Last week I’ve had the pleasure of taking part in a Leading and Implementing SAFe course. During this four-day course I would be introduced to the Scaled Agile Framework, learn how to implement it, and learn how to share it with others.

To summarize the outcome of course in just one line: it sucked.

How is SAFe a framework?

To me, a framework is a light-weight set of boundaries within which there is a lot freedom to do as one sees fit. If you see the SAFe Big Picture you’ll understand my initial skepticism at the term ‘framework’. Nonetheless, I was looking forward to having my skepticism rebuked and to learn how to see and use SAFe as a framework. All this in order to be able to better help organizations that need scaling scale.

Whether organizations actually need scaling or a scaling framework is an interesting discussion. I think that if you need scaling you should first look at your products and your architecture. Self-organizing teams with the help of a clear vision and a good architecture can get a long way.

Unfortunately, the way I interpreted the way SAFe was put down this week was as a methodology. These are small selection of some of the concerns I have after having taken the course.

Let’s start with the roles: Release Train Engineer, our “facilitating” Super Scrum Master; Release Management, the Super Product Owner of the Release Train; System Architect, who together with the RTE and PM act like the steering committee of the Release Train (also, drawn above the teams, like hierarchically superior). All set and ready to go, all required.

The format in which work should be sent to the teams is also set for you: User Stories coming from Features or Enablers, coming from Epics; Enablers that are used for work supporting other User Stories or Features; and if you open the Value Stream level there’s something called Capabilities as well. Additionally, there’s a selection of templates available for most of these items to fill out. All having been done during the course and available from ScaledAgile’s website for your day-to-day use.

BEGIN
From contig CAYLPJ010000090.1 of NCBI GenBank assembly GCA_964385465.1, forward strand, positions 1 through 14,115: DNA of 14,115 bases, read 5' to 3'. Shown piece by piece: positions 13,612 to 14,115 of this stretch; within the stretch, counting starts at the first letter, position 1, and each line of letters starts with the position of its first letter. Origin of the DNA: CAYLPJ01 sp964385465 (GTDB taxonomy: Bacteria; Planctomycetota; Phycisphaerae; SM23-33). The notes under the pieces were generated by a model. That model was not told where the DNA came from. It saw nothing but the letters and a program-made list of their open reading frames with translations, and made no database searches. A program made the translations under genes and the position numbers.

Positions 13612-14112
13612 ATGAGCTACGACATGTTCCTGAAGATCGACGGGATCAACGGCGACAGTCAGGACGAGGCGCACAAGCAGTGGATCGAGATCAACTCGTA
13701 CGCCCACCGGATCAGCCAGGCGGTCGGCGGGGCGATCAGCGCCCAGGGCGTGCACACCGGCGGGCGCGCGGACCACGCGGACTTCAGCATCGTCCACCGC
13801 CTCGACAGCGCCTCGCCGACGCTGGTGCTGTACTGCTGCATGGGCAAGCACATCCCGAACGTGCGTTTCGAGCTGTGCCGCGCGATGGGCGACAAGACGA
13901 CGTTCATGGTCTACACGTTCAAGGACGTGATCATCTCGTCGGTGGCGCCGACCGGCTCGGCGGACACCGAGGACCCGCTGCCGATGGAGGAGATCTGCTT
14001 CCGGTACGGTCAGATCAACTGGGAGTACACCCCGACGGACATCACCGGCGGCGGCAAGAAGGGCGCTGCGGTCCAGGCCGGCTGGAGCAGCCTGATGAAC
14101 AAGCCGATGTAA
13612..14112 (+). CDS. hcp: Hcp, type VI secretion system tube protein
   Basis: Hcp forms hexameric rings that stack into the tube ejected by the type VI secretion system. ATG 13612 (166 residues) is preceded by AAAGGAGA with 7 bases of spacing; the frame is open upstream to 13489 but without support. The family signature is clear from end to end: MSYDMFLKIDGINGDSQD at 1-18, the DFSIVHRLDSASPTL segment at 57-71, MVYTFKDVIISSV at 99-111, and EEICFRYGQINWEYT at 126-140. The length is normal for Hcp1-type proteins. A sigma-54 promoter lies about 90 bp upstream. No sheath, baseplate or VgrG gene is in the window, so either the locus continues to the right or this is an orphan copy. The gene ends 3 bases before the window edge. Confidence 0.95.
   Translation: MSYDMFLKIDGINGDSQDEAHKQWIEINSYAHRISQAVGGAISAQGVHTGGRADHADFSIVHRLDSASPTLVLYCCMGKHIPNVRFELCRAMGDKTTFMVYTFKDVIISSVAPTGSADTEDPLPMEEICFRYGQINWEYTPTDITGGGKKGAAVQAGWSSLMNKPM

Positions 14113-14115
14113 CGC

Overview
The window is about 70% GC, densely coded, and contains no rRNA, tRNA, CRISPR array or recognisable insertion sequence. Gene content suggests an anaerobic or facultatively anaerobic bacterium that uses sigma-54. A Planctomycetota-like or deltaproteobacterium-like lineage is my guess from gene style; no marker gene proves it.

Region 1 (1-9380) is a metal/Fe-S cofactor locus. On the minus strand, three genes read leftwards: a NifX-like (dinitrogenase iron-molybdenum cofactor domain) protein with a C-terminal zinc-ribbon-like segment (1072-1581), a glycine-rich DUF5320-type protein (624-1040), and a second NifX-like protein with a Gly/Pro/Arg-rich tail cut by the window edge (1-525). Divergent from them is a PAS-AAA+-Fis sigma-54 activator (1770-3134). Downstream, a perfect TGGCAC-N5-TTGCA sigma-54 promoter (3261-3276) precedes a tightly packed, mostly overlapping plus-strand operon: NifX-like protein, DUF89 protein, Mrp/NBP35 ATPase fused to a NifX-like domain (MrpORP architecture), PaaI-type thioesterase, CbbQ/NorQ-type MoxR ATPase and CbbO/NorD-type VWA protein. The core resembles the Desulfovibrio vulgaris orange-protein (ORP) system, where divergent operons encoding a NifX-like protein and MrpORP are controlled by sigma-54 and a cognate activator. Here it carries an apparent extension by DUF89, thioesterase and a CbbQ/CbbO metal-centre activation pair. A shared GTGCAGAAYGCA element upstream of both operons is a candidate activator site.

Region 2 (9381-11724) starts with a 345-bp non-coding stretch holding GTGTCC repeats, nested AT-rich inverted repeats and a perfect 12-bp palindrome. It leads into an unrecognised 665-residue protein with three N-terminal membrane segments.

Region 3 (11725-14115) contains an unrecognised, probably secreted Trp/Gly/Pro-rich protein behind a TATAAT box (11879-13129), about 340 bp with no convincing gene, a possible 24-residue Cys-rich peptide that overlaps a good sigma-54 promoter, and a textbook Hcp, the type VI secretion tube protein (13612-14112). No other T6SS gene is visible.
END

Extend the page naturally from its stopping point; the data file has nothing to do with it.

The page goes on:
My biggest concern, however, was the ‘Agile Release Train’. Calling a Release Train ‘Agile’ when the recommended time-box is 10 weeks is beyond me. Sure, teams could release more frequently (and I quote, because of “individuals and interactions over processes and tools, and stuff”). But once you’ve seen the monstrous PI planning board with all its dependencies between teams you may wonder how that could ever happen.

In other words: my skepticism was not only not rebuked, it was definitely reaffirmed and has even worsened.

SAFe the way I would have liked to see it

If SAFe really is a framework, I would have loved to see it like that. Perhaps with a various complementary practices that would make it work for specific scenarios, in which alternatives to certain practices would have also been discussed.

The power of SAFe to me is keeping synchronized across teams and Release Trains in a larger organization, in which each release train is an independent part of the organization focusing on a specific product or value stream. There would be direct contact between the customer(s) and the teams in each release train, where each release train would have their own tools and practices to handle how work comes in. Whatever works for the teams should be the practice, not whatever someone else tells them to.

I love the end-of-increment Inspect and Adapt opportunity, but without all the practices that SAFe introduces and without the compulsory interval of 8 to 12 weeks. It’s great to inspect and adapt with a bunch of teams working on the same product or value stream, serving the same customers. Just like the PI planning: a high-level “planning” event which can be used to identify dependencies and remove them on the spot. I’d call it PI refinement rather than planning and I would never give commitment to finishing a list of work or reaching certain objectives for the next 10 weeks. I’d be doing my customer a disservice in nailing down what we’re going to do for 10 weeks rather than giving them the opportunity to take a different course at a shorter interval. But I like the synchronization nonetheless.

I’d have loved to see SAFe as an enabler for Agile at scale, because that is what organizations need. Practices come from experience and that’s where coaches come in: to help an organization find a practice that works from them, in which there is multiple practices to be compared. That is what SAFe (or any other scaling framework) should enable.


Looking at this constructively, I see SAFe as an intermediary step for very large and very traditional organizations towards true agility. I think it’s loads better than sticking to a waterfall-approach and if an organization implements SAFe the way I heard it, they’d be far better off.

To reach true agility you’d need to take a lot of additional steps. Mostly you’d need to experiment, see what works for your organization, your teams, keep inspecting and adapting and changing things if they make more sense. And to me, that’s the danger of a methodology over a framework: it makes things fixed rather than up for change. Whereas a framework should give you those boundaries in which your organization can shine.